John Henry Worrall, Private 13644, 6th Battalion, East Lancashire Regiment
Accidentally drowned 14th July 1917 in Mesopotamia (now Iraq), aged 21
John Henry Worrall was born in Macclesfield in the summer of 1895 and baptised at St Peter’s Church on 26th January 1896, the son of Alice and William Worrall, a Fustian Cutter of 11 Court, Bank Street.
In 1911 at the age of 15, John was working as a silk room cleaner and living with his mother, stepfather George Henry Wilshaw and younger brothers James and Harold Worrall and Allan and Earnest Wilshaw at 36 Knight Street.
John enlisted at Manchester and after training was drafted with the Mediterranean Expeditionary Force to Mesopotamia. He was reported wounded on 29th September 1915, but presumably recovered and rejoined his regiment.
John was accidentally drowned on 14th July 1917: the place of death was not stated. His death was reported in the Macclesfield Times on 17 August 1917:
ACCIDENTALLY DROWNED – YOUNG SOLDIER’S TRAGIC END
The distressing news has reached Mrs Wilshaw this week that her son, Private John Henry Worrall, East Lancashire Regt, has been accidentally drowned, the place not being stated. Mrs Wilshaw resides at 22 Bank St, Macclesfield, which was also the home of the deceased prior to the war. He was 21 years of age, born in Macclesfield, and was educated at St Paul’s School. He was a scholar at the Centenary Sunday School and worshipped at Brunswick Wesleyan Methodist Chapel, where a memorial service has been arranged to take place on Sunday morning. In civil life he was employed at a flax mill in Manchester, and previously worked at Bollington as a fustian cutter.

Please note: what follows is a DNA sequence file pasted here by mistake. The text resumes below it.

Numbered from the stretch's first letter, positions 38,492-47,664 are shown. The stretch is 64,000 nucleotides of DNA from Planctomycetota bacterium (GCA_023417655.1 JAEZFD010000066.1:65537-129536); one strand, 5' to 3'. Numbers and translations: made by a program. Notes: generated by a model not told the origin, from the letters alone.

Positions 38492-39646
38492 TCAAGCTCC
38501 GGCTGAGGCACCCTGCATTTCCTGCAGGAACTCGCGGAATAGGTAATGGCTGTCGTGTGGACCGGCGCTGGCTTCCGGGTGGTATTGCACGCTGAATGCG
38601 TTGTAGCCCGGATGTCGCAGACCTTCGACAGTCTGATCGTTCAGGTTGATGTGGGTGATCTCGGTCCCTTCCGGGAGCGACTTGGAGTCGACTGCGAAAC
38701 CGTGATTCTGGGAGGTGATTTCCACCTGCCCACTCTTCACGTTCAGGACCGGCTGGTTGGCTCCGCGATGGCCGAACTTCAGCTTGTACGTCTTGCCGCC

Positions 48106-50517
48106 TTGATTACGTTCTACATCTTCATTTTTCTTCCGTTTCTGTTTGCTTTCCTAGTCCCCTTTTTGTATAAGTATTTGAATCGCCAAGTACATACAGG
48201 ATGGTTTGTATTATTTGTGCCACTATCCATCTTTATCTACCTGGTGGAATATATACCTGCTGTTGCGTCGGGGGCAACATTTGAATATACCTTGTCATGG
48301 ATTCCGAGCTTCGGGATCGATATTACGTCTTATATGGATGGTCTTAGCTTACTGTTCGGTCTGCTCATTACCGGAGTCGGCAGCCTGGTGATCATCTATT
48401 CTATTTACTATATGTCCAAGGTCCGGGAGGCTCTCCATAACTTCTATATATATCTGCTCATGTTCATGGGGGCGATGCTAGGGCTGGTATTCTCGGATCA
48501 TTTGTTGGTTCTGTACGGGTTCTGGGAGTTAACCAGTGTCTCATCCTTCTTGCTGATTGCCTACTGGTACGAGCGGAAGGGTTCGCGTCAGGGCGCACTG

Joining the East Lancashires soon after war broke out, Private Worrall was first stationed at Preston, and he went to the Dardanelles two years ago last Easter. He was twice wounded in action, one injury being to the foot, and he had also suffered from dysentery, enteric fever and pneumonia. When the troops left Gallipoli, the deceased went to Egypt, where he had the pleasure of meeting his brother-in-law, Private Charles Herbert Heath, Cheshire Territorials, and later he was sent to India and Mesopotamia. It is presumed he was en route for another station when he was drowned. Private Worrall belonged to the Boys’ Mission in Bank Street and was a local footballer.
His younger brother, Private James Worrall, has been serving twelve months and is now stationed in Suffolk with the Royal Welsh Fusiliers. Private Heath, his brother-in-law, was mobilised with the Territorials, with which he had been connected for some years, and was at the landing at Suvla Bay. He accompanied the battalion to Egypt and Palestine and fought at Gaza. Mrs Heath and her children also live at 22 Bank Street.
Mrs Wilshaw received the last letter from her dead son when he was stationed at Amara, with the Mesopotamian Expeditionary Force; and a previous communication, addressed from India, stated: “We are going back to Mesopotamia and have had to prepare rather hurriedly. I have had nearly twelve months away from the line, so I think it is about time I was having another trip. There has been very little doing since Bagdad was taken. I am glad I am going back to Mesopotamia, as it would be hard lines to get back to another front when we have had the roughest to contend with up here. This will be my fourth time of going out; tell my friends I am going for another trip. Bagdad first stop! It’s fine – Cheer up and keep smiling, for I’ll get the pan boiling when I come home.”
Private John Henry Worrall has no known grave and he is commemorated on Panel 19 of the Basra Memorial, Iraq.
The Commonwealth War Graves Commission holds casualty details for John Henry Worrall, and he is listed on the Imperial War Museum’s Lives of the First World War website.
Brother of James Worrall, who enlisted with the Royal Welsh Fusiliers and later served as Private 30901 with the Royal Lancaster Regt, and brother-in-law of Charles Herbert Heath, who served as Private 290023 (formerly 492) with the local 7th Battn. Cheshire (Territorial) Regiment.